A Beautiful Transformation
In 2014, we began a grassland restoration project at Upper Credit Conservation Area. The goal was to convert seven and a half hectares of an old farm field to a native, tallgrass prairie ecosystem.
In the years since, we have been monitoring the site’s vegetation community as it transitions from a meadow dominated by non-native species into a thriving native grassland. Staff perform maintenance activities to ensure the site continues to develop towards the target tallgrass prairie ecosystem. Monitoring includes:
- Mowing sections to keep undesirable plants from growing.
- Overseeding with native seeds to increase diversity.
- Removing invasive plant species that threaten to overtake the grassland.
- Conducting bird surveys during the breeding season to monitor how birds are using the site. We’re taking note of any species-at-risk such as bobolink and eastern meadowlark that are nesting on-site.
Benefits of Prescribed Burns
In April of 2021, we worked with contractors to undertake a prescribed burn of the Upper Credit grassland. We coordinated with local police, fire services and municipal staff to ensure the public was informed. Safety protocols were put in place such as installing fire breaks before the burn was started and carefully monitoring the area as it burned.
Without a periodic disturbance such as a fire, grasslands in Ontario will naturally return to shrublands and then to forests. Native grasslands provide different benefits compared to forests as they form habitat for pollinators and wildlife that prefer open areas. Restoration practitioners manage grasslands to preserve these ecosystems benefits.
Tallgrass prairie ecosystems are made up of warm-season grasses such as:
- Big bluestem (Andropogon gerardii)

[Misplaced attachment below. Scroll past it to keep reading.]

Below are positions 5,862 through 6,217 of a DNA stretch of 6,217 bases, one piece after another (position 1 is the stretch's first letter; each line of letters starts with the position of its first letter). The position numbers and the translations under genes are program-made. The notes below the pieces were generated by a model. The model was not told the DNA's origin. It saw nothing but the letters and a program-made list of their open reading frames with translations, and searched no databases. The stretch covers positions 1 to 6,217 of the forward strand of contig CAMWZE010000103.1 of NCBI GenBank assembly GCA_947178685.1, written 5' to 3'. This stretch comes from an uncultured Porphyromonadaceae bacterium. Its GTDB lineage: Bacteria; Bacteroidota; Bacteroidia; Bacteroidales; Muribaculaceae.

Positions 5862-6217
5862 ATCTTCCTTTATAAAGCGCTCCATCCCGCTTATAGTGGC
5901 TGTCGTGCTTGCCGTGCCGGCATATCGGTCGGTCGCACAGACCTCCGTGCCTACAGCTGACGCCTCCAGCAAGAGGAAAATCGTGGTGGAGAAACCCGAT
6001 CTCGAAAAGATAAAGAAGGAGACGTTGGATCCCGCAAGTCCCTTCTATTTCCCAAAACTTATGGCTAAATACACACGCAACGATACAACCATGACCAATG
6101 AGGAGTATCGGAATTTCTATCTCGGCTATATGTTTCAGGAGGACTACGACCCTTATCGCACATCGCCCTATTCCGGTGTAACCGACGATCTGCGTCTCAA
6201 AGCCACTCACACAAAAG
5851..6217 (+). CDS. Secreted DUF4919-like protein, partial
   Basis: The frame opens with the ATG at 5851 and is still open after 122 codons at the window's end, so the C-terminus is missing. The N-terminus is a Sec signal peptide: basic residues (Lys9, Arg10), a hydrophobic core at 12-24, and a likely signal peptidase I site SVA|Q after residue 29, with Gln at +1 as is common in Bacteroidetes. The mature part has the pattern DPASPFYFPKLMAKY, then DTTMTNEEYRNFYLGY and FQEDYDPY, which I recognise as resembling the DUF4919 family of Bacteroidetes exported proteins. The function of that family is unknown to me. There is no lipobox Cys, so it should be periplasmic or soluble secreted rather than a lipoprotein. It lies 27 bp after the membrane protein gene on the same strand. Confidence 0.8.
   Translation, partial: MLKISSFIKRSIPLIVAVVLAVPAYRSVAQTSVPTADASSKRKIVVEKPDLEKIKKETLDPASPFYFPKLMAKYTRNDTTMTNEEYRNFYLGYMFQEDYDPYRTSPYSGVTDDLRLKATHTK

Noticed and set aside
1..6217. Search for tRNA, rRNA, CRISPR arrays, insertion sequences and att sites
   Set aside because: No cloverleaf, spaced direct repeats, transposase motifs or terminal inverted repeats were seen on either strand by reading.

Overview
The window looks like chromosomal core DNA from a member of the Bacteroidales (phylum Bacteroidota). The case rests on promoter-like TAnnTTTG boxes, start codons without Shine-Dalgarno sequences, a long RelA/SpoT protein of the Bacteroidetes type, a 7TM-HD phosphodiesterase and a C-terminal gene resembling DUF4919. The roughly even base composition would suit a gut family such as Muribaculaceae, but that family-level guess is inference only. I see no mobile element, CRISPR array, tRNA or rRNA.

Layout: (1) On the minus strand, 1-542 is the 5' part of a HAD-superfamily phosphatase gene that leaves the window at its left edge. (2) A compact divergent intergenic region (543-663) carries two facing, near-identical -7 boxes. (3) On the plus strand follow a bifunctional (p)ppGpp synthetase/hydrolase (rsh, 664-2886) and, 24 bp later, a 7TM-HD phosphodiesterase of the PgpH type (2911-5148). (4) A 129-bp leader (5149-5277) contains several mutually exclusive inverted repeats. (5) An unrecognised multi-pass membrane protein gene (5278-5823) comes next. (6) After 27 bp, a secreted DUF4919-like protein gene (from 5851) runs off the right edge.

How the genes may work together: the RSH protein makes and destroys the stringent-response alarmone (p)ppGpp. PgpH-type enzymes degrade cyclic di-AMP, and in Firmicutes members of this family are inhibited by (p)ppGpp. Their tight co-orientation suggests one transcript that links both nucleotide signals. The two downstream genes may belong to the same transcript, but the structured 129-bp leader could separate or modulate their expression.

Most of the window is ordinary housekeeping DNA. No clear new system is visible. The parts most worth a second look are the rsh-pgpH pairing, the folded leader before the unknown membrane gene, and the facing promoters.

- Indiangrass (Sorghastrum nutans)
- Switch grass (Panicum virgatum)
These grasses grow during the warmer months of the year, forming bunches rather than continuous sod conditions. The space between these bunches provides important habitat for ground nesting birds, like bobolink.
Tallgrass prairies are at risk of invasion by non-native, sod-forming grasses such as smooth brome (Bromus inermis) and quackgrass (Elymus repens). These grasses grow in the spring and fall when native grasses are dormant.
A well-timed prescribed burn in the spring will interrupt the growth of brome and quackgrass and not impact the desired warm season grasses.
Controlled fires clear away debris and the blackened earth absorbs heat from the sun, which warms the soil and encourages growth from the warm season grasses. This extends their growing season and gives them an advantage in subsequent years. Fire also eliminates any trees or shrubs that have begun to grow, ensuring that the site remains a grassland.
Monitoring activities since the burn have shown positive results. The coverage of native species seeded at the site increased by 30 per cent from 2020 to 2021.
In 2022, we found an increase of native species. Twenty of the 21 native species seeded were found. This result indicates successful restoration efforts. Big bluestem and Indiangrass were found to be the most abundant grasses in the monitoring plots.
During our 2022 bird surveys, we recorded nine adult bobolink, the second highest number since post-restoration monitoring began in 2013! This was in addition to four juveniles which likely fledged from a nest in the restored grassland.
The monitoring results indicate that the burn has contributed to the site’s development into a mature native grassland. Many native grasses and wildflowers are now in bloom, making it a great time to visit Upper Credit Conservation Area.
By Aaron Root, Technician, Terrestrial Restoration